When experts exhibit their superior performance in public their behavior looks so effortless and natural that we are tempted to attribute it to special talents. [...] The critical difference between expert musicians differing in the level of attained solo performance concerned the amounts of time they had spent in solitary practice during their music development, which totaled around 10,000 hours by age 20 for the best experts,  around 5,000 hours for the least accomplished expert musicians and only 2,000 hours for serious amateur pianists.

  [ 07/31/06 ]

Barres: Does gender matter in the sciences?

» NYT: Fascinating interview with Ben A. Barres, professor of neurobiology at Stanford. He started life as Barbara, and he has a unique perspective on sexism in the sciences.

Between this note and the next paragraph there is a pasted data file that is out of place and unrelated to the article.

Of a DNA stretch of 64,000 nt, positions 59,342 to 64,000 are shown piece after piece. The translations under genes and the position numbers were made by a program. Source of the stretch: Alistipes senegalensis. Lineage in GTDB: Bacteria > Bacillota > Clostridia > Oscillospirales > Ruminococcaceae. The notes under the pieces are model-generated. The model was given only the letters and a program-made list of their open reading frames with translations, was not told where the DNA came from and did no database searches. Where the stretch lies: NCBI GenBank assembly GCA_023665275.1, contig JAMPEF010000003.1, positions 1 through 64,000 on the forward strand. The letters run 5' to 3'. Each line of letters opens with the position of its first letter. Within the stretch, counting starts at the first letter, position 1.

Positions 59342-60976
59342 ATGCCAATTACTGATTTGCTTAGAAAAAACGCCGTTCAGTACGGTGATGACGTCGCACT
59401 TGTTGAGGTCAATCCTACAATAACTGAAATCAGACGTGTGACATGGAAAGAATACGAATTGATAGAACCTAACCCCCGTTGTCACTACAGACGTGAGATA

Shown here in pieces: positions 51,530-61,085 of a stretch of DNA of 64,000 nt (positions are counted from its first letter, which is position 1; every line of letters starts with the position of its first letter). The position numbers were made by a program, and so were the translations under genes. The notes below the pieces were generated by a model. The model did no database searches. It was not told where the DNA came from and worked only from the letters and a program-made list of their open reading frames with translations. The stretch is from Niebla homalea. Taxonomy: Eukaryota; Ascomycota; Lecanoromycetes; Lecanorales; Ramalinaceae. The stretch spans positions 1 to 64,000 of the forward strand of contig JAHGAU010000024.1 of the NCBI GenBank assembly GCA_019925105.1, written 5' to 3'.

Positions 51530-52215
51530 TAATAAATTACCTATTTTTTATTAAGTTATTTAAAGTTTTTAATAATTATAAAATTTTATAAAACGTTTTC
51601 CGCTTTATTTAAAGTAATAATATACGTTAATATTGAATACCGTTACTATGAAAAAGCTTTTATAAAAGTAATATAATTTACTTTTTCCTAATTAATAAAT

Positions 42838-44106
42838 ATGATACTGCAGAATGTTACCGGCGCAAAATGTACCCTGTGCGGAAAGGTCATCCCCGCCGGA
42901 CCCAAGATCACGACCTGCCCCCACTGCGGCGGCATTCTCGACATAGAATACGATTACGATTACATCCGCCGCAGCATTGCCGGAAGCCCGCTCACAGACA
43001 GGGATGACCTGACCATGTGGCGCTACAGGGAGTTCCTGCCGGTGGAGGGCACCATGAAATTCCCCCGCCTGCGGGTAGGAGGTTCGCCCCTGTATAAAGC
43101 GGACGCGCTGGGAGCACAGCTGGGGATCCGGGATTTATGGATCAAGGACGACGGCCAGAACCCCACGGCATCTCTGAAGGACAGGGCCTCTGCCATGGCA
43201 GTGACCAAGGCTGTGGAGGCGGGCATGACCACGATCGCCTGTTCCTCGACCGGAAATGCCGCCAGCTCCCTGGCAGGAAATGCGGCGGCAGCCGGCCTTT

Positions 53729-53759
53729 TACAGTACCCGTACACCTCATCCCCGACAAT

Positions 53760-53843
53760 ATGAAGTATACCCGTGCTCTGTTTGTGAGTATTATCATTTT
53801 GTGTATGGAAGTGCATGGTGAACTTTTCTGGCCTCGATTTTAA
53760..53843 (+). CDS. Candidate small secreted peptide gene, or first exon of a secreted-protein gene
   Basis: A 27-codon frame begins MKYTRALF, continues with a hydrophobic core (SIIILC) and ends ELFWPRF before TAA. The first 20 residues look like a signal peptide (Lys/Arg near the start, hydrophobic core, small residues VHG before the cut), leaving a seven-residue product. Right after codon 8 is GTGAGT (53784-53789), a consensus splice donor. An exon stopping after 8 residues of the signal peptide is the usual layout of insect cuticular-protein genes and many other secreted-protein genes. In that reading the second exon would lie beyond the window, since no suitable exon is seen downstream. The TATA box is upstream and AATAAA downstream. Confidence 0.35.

Q. When you were a woman did you experience bias?
A. An M.I.T. professor accused me of cheating on this test. I was the only one in the class who solved a particular problem, and he said my boyfriend must have solved it for me. One, I did not have a boyfriend. And two, I solved it myself, goddamn it! But it did not occur to me to think of sexism. I was just indignant that I would be accused of cheating.
Then later I was in a prestigious competition. I was doing my Ph.D. at Harvard, which would nominate one person. It came down to me and one other graduate student, and a dean pulled me aside and said, “I have read both applications, and it’s going to be you; your application is so much better.” Not only did I not win, the guy got it, but he dropped out of science a year later.
But even then I did not think of sexism.

  [ 07/19/06 ]

Does native language or academic training determine how we do math?

» Brain scans have revealed that Chinese speakers rely more on visual regions than English speakers when comparing numbers and doing sums [ 06/28/06 ]